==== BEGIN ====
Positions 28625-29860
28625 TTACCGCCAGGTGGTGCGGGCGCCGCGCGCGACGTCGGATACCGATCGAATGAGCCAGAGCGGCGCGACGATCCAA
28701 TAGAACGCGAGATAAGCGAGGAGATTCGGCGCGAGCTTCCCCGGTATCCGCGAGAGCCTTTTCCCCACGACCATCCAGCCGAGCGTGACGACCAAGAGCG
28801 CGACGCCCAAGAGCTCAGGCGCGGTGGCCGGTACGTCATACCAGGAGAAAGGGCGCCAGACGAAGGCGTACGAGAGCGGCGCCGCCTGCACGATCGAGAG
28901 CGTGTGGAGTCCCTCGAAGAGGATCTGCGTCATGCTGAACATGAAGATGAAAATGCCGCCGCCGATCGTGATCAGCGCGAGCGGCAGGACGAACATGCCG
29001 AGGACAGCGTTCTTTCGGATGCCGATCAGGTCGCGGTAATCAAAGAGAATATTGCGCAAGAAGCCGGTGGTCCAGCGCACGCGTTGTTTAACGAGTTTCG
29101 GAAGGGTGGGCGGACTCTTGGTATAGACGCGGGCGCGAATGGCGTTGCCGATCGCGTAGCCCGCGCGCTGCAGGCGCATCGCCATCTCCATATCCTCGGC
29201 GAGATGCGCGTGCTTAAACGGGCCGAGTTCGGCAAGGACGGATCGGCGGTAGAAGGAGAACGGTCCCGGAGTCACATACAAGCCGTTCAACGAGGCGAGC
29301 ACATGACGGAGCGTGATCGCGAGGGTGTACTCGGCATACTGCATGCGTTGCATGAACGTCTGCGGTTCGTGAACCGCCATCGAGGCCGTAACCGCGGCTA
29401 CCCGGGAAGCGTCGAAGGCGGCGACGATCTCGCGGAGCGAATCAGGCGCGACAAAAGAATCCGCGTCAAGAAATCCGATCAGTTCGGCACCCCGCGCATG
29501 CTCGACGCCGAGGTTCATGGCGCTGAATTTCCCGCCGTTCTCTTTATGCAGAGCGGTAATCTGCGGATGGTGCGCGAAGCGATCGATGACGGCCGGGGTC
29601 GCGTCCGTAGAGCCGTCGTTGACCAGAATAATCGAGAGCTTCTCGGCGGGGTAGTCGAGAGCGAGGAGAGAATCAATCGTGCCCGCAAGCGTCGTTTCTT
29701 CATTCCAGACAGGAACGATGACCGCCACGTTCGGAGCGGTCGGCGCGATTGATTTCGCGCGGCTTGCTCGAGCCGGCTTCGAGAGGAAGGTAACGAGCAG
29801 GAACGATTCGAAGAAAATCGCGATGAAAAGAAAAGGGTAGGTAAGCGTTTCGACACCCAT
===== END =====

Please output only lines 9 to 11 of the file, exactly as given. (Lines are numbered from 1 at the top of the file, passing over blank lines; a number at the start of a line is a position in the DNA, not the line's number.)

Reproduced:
29301 ACATGACGGAGCGTGATCGCGAGGGTGTACTCGGCATACTGCATGCGTTGCATGAACGTCTGCGGTTCGTGAACCGCCATCGAGGCCGTAACCGCGGCTA
29401 CCCGGGAAGCGTCGAAGGCGGCGACGATCTCGCGGAGCGAATCAGGCGCGACAAAAGAATCCGCGTCAAGAAATCCGATCAGTTCGGCACCCCGCGCATG
29501 CTCGACGCCGAGGTTCATGGCGCTGAATTTCCCGCCGTTCTCTTTATGCAGAGCGGTAATCTGCGGATGGTGCGCGAAGCGATCGATGACGGCCGGGGTC